Tokyo Through the Ages: Edo-Tokyo Museum – The Lone Wonderer

What is the capital of Japan? Tokyo, yes you knew it. Everyone knows it. But it hasn’t always been the case. What was the former name of Tokyo? What was the former capital of Japan? When did the Japanese political power has been relocated to Tokyo? Why? This is what we are gonna see in this post.

This is the first museum dedicated to the history of Tokyo. Opened in 1993, it preserves the rich heritage from the Edo era and it features models of the city of Edo/Tokyo between 1590 and 1964.

Life size replica of the Nihonbashi, the bridge which was leading to Edo in 1603.

In 1590, Tokugawa Ieaysu choose Edo to be his military headquarter. He established his Shogunate and became appointed Shogun by the Emperor in 1603, which is also the beggining of the Edo Era. Officialy, Japan still had an Emperor, whose seat was in the former capital of the country: Kyoto. But he was weak and powerless. The Imperial family remained because it was still prestigious for the warlords and in the Japanese ideology. So even if Kyoto was the official capital of Japan, Edo was the center of power in the country.

Edo Castle replica (1603)

The Edo era (1603-1868) brought an economic growth, an isolationist foreign policy, a stable population and a global interest for arts and culture. Edo even became the most populated city in the world with 1.1 million people living in the walls of the city in the mid 18th century.

The 3rd of February 1867, the young Prince Mutsuhito (14 years old) was crowned and became Emperor Meiji. At this time, the current Shogun, Tokugawa Yoshinobu, was struggling to maintain its powers. Many of his officers wanted to bring the Imperial ruling back. With the pressure of foreign forces and a rebellion against the current power, Tokugawa Yoshinobu had no other choices but resigning.

The period of the end of the Shogunate is reffered to as Bakumatsu. Resulting in the end of the isolationist foreign policy (sakoku) and the restoration of the Empire under the Emperor Meiji. The Meiji Era (1868-1912) is the opening to the world of Japan. Ending the feudal society and getting access instead to western technologies to become an industrial nation and an emerging and rising power. Meiji can be translated as “enlightenment”.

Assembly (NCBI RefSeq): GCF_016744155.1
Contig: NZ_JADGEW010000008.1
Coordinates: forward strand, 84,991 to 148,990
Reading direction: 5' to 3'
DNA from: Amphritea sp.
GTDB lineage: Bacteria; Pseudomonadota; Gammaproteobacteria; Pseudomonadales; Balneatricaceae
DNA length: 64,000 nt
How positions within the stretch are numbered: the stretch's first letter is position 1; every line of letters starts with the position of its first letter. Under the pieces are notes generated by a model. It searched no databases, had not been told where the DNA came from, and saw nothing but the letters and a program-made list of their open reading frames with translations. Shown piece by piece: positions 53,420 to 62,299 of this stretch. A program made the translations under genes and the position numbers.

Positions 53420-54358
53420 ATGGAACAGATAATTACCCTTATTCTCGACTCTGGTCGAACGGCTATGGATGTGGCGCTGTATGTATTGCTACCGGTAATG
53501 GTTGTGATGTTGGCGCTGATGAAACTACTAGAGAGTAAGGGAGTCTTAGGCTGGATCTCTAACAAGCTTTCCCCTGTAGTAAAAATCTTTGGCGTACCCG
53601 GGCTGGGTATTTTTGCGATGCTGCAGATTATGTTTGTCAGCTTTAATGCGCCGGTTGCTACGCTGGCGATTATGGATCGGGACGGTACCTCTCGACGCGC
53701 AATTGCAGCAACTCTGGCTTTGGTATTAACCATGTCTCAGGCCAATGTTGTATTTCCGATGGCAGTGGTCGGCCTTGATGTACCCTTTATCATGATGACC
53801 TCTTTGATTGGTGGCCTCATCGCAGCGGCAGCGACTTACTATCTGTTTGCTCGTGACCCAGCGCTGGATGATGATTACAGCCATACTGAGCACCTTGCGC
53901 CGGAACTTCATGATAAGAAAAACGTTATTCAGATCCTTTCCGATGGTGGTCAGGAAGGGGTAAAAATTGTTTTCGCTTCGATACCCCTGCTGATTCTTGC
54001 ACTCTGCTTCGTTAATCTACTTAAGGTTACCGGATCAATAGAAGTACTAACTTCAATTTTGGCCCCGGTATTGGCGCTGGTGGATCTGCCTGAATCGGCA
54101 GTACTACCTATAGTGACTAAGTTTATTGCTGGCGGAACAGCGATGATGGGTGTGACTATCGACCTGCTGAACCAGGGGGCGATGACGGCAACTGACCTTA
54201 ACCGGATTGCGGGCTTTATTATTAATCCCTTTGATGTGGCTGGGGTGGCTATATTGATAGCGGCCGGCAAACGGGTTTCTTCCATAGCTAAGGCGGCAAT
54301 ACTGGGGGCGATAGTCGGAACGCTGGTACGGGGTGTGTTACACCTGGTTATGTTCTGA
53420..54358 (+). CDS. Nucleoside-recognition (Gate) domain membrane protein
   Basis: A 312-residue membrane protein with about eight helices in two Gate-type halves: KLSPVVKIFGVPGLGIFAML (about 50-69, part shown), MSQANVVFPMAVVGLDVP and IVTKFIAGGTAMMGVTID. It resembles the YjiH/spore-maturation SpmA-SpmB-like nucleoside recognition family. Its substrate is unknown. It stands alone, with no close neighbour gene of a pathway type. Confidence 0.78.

In 1869, the 17 years old Emperor Meiji went to Edo for the First time. Taking advantage of the strategic position of the city and wishing to gain the loyalty of the whole population of the city, he relocated the capital of the Empire to Edo, which he will rename Tokyo (meaning Western Capital). The Edo castle became the new Imperial Palace.

In 1923, a 7.9 magnitude earthquake (The Great Kanto Earthquake) hit Tokyo really hard. 142.000 people died or went missing. Over 570.000 homes have been destroyed, leaving over 1.9 million people homeless.

When we talk about Japan and WW2, the first things that come in most of people mind are Hiroshima and Nagazaki’s nuclear bombs and Pearl Harbor. However, Tokyo has been directly involved in this war, and at a high price. American AirForce bombed Tokyo between 1944 and 1945, causing between 75.000 and 200.000 casualities. Half of the city was destroyed. The population of the city dwindled from 6.7 Millions to 2.8 Millions from 1940 to 1945. Many people had to leave as they didn’t have a home anymore.

To conclude, Tokyo has a very rich and fascinating history. What you have been reading on this post is only a sample and a veeeery short version of Tokyo history. If you would like to know more, you can make your own researches, leaving a comment under this post or if you have the chance, to go to the Edo-Tokyo Museum! I absolutely loved this museum, probably one of my favorite I’ve ever been!

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